Haima, which has sustained winds of 140 miles per hour and gusts of up to 195 mph, smashed inland in Penablanca town in Cagayan province shortly before midnight, weather officials said. Many villages lost power and intense winds tore tin roofs off houses.

“We can’t go out because the wind is so intense, trees are being forced down,” Councilor Elisa Arugay told DZMM radio from Camasi village in Penablanca.

Officials were concerned because the powerful typhoon struck at night and is expected to hit towns and cities amid power outages. After Cagayan, Haima is forecast to blow across the mountainous province of Apayao and then lash Ilocos Norte province before exiting into the South China Sea Thursday morning.

The government’s weather agency raised the highest of a five-level storm warning in six northern provinces, which meant that powerful winds could inflict “very heavy to widespread damage” and whip up storm surges of up to 16 feet, enough to engulf shanties in many rural communities.

“We are possibly dealing with a typhoon that is even stronger than Typhoon Yolanda,” said Executive Secretary Salvador Medialdea, referring to the local name for Haiyan. “We must, therefore, brace ourselves for the possible effects of a typhoon of this magnitude.”

As Haima blew nearer, fierce winds began toppling some trees and rattling tin roofs. Many of the provinces are still recovering from powerful Typhoon Sarika, which left at least two people dead and displaced tens of thousands of villagers last weekend. The region was spared from a major disaster due in part to the storm’s speed, officials said.

In Beijing, Philippine President Rodrigo Duterte urged people in the typhoon’s path to heed orders by disaster agencies, including abandoning coastal communities prone to storm surges. Duterte is on a state visit to China and is to fly home Friday.

“We only pray that we be spared destruction such as in the previous past which brought agony and suffering to our people, but we are ready,” Duterte said at a news conference.

A massive evacuation was underway in the northern provinces, especially in landslide-prone towns which often become isolated due to toppled trees and mudslides. Thousands of villagers, helped by police and army troops, clambered on trucks with their children and bags of clothes, sleeping mats and cooking pots to be taken to emergency shelters.

Haima, locally known as Lawin, was hurtling westward at a speed of 15 mph with a vast rain band 500 miles wide that could bring heavy to intense rain in Luzon, including its central rice-growing plains.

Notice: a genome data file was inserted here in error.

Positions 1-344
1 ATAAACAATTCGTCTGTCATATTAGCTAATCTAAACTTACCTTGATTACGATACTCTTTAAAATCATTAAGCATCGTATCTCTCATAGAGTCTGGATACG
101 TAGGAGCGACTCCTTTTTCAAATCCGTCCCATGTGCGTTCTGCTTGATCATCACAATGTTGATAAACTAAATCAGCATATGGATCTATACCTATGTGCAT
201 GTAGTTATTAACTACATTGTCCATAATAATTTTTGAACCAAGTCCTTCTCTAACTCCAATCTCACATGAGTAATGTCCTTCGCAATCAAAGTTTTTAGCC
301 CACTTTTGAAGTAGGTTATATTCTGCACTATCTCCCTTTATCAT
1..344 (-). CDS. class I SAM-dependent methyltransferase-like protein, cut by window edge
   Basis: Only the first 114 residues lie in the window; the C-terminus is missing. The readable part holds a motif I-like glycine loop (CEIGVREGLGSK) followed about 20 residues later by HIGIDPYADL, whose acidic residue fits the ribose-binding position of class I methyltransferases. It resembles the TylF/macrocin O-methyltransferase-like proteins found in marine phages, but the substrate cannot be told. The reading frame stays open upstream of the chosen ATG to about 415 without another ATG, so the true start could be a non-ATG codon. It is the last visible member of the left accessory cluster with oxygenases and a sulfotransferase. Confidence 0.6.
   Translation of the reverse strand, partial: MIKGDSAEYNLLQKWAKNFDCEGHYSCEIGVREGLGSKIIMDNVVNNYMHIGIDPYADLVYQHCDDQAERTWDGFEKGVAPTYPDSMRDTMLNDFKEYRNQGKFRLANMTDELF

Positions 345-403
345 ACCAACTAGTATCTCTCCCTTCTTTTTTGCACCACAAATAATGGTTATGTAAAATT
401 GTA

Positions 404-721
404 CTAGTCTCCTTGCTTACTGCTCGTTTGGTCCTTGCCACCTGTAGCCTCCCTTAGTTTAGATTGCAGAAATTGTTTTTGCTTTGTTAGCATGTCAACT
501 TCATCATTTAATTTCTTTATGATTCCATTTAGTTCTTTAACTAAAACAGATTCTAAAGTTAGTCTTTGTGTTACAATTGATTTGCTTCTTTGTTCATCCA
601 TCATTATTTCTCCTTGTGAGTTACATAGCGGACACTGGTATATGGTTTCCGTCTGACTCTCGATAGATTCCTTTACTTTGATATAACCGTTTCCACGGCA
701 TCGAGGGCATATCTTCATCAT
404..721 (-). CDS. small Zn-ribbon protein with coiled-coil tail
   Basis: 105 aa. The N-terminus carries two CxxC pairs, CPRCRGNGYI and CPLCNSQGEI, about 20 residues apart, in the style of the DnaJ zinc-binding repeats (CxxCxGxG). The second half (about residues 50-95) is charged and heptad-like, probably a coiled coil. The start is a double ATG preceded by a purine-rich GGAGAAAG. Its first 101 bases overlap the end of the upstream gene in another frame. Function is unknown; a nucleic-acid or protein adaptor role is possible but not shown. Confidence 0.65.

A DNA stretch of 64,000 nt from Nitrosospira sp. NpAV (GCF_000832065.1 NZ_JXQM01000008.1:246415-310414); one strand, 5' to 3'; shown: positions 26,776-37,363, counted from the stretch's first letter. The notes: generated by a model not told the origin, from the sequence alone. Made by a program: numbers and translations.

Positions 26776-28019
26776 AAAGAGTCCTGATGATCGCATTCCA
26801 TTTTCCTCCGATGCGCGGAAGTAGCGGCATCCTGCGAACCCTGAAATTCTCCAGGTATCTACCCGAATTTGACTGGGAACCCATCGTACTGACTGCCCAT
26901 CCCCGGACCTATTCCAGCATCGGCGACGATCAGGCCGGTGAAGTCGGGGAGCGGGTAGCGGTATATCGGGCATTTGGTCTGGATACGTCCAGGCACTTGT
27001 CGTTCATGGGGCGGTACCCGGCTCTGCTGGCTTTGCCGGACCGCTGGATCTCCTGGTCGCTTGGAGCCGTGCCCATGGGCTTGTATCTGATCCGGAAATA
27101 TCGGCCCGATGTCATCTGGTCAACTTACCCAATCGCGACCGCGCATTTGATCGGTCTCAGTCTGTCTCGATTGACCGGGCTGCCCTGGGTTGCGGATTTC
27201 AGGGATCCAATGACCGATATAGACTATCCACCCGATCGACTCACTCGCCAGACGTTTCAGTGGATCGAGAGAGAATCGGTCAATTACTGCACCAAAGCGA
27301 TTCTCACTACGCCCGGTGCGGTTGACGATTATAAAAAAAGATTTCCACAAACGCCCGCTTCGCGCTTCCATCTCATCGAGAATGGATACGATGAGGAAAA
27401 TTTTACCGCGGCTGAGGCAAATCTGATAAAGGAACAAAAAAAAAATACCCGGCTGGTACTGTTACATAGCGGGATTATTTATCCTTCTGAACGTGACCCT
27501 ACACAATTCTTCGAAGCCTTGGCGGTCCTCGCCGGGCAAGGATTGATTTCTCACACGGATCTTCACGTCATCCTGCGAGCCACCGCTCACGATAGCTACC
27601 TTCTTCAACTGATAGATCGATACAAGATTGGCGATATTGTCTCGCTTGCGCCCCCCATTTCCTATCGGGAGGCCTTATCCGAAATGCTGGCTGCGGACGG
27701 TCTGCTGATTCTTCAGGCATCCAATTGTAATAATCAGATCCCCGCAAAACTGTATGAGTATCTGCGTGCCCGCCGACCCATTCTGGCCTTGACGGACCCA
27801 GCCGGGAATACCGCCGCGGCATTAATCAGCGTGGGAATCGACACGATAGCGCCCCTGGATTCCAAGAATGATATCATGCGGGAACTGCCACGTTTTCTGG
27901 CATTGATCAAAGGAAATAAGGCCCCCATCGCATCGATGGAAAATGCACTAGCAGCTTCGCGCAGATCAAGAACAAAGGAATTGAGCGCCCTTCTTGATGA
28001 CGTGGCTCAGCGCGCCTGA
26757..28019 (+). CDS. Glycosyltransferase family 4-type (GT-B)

About 20 typhoons and storms lash the Philippines each year, adding to the many burdens in a country that is also threatened by earthquakes and volcanic eruptions and considered one of the world’s most disaster-prone nations.

In November 2013, Typhoon Haiyan struck the central Philippines with ferocious power, leaving more than 7,300 people dead or missing and displacing more than 5 million others after leveling entire villages.

Associated Press writer Jim Gomez contributed to this report.

Source: AP

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Ilocos resto serves ‘Pinakbet Pizza’ and more

(Via ABS-CBN News)

A restaurant in Ilocos Norte serves pizza topped with popular local dishes. Grace Alba, ABS-CBN News

LAOAG CITY – Ilocos Norte has a rich collection of beautiful tourist destinations. But according to many, a trip to the province is not complete without grabbing and taking bites of popular local dishes.

With this in mind, the owners of Herencia Restaurant have been offering their own twist to the usual Ilocano offerings that visitors, especially pizza-maniacs, will surely love.

Topped with mixed vegetables such as okra, long beans, tomatoes, eggplant, and bitter gourd, the so-called “Pinakbet Pizza” is a must try and good for vegetarians.

Others such as the self-explanatory “Ilocos Norte Longganisa Pizza” and the “Gamet Pizza”–a pizza topped with seaweed, onions, fresh tomatoes, and shrimp–also proved to be a hit.

Each serving, which is good for eight persons, costs more than P300.

According to Ericson Juan, one of the owners of the restaurant, they have been serving locally-themed pizzas for almost a decade now, and this is one way for them to attract more tourists.

“Nakita namin na krine-crave talaga ng mga tourist natin is something distinct flavor na Ilokano, na medyo native sa place natin.” he said.

Juan also said that their unique pizzas–said to be a testament to the creativity of Ilocanos when it comes to food preparation–have contributed to the booming tourism industry of Ilocos Norte.

Source: ABS-CBN News